South Dakota pulls controversial driving campaign
PIERRE (AP) -- State officials in South Dakota have decided that a public safety campaign to raise awareness about the dangers of jerking the steering wheel on icy roads is too risque.
PIERRE (AP) - State officials in South Dakota have decided that a public safety campaign to raise awareness about the dangers of jerking the steering wheel on icy roads is too risque.
The Department of Public Safety has pulled the "Don't Jerk and Drive" ads, which played on the double-meaning of the word "jerk." Highway Safety Director Lee Axdahl told the Argus Leader earlier this week that the double meaning was intentional, to grab people's attention.
"The message is that we'd prefer drivers keep their cars out of the ditch and their minds out of the gutter," he told the newspaper.
Public Safety Director Trevor Jones - Axdahl's boss - said in a statement Wednesday that he was pulling the ads.
"This is an important safety message and I don't want this innuendo to distract from our goal to save lives on the road," he said.
The television ad featured an animated graphic of a driver spinning into other vehicles after jerking the wheel. The proper way to handle the situation of drifting off the road is to slowly pull back onto the road, a narrator explains.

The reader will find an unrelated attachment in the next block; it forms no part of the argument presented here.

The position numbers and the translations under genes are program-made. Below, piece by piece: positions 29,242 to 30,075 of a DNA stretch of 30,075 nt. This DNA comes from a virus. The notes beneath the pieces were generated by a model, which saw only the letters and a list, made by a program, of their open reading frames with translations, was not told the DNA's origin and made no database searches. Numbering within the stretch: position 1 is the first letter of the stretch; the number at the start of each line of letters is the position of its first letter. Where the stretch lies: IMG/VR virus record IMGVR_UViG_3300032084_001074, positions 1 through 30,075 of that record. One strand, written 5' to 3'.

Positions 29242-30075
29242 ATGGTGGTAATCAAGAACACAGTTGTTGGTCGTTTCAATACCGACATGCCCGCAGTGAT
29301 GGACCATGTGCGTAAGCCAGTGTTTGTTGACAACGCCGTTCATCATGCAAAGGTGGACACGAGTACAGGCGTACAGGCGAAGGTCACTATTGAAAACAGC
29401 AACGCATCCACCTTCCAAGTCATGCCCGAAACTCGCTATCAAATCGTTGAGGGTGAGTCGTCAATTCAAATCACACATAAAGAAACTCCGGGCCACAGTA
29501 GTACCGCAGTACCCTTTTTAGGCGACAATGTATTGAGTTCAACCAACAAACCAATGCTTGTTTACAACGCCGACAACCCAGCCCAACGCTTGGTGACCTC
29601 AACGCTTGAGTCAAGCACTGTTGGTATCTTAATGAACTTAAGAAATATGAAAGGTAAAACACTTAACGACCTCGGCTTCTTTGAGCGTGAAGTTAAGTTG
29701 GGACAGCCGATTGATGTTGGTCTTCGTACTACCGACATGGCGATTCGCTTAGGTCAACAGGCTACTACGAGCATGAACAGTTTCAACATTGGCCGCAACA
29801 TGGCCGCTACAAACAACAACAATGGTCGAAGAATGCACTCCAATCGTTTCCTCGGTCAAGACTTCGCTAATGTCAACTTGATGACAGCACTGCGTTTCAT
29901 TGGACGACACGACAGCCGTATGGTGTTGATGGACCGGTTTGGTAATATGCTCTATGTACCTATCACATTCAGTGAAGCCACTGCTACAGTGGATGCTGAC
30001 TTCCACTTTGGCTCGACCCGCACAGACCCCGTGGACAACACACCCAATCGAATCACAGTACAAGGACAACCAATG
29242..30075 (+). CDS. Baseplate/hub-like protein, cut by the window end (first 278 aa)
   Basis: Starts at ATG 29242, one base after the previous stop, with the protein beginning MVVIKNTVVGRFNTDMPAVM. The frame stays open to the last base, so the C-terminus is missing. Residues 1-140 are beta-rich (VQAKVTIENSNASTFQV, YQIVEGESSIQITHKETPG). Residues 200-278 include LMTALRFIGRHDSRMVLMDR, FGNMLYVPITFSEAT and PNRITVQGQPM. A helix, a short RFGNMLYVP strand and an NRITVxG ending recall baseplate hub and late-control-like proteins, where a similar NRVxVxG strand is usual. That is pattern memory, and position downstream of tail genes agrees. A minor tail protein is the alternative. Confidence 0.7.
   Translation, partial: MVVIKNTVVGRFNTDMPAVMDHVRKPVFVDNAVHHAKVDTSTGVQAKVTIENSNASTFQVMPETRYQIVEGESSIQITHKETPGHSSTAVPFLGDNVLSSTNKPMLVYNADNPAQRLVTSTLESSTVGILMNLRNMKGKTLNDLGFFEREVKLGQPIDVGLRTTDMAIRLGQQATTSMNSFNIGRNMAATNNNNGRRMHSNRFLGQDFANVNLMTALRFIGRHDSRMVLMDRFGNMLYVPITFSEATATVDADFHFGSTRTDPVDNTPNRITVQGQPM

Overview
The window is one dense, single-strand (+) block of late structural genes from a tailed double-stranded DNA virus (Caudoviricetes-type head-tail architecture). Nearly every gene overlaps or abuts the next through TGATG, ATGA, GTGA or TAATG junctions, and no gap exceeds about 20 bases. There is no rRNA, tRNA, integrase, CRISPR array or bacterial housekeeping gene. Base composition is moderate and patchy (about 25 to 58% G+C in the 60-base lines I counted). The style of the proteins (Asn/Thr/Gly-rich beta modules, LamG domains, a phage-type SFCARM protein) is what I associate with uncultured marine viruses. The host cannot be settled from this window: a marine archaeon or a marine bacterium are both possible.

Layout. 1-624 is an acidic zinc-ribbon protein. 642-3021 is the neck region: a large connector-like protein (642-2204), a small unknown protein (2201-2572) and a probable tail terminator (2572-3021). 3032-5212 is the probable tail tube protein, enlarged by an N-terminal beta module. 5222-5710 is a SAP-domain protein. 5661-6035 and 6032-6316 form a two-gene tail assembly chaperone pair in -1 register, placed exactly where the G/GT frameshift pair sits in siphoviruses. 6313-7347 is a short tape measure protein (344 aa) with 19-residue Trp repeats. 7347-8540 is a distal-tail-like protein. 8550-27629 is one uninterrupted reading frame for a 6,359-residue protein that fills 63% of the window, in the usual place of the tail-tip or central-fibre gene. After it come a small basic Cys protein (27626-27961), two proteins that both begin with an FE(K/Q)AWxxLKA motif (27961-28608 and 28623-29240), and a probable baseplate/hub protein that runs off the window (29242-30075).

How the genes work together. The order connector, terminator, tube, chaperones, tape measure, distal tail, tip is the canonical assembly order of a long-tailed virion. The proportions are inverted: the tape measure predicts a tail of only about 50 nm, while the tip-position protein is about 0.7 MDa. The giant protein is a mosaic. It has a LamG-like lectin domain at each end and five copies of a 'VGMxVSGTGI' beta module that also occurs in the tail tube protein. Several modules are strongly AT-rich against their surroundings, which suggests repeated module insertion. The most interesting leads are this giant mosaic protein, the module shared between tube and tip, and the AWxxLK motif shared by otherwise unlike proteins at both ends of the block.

"Overcorrecting only results in chaos. And besides - nobody likes a jerker," the narrator says.
The part of the campaign that garnered the most attention is the #DontJerkAndDrive hashtag in Twitter that was seen by more than 16,000 Twitter users in its first week. Page views at the Department of Public Safety's Facebook page jumped to almost 30,000 after the campaign launched, outperforming previous public safety campaigns 25 to 1.
Before Jones' decision to stop the campaign, state Rep. Mike Verchio, R-Hill City, was planning to call Axdahl before the Transportation Committee to explain the $100,000 campaign.
"I think the intent clearly was ... when you start to go off the road, you should take your foot off the gas and gently go back on," Verchio said. "But it wasn't defended very well that way. When they say 'Yeah, there's some double-meaning there,' I think that was a terrible error in judgment."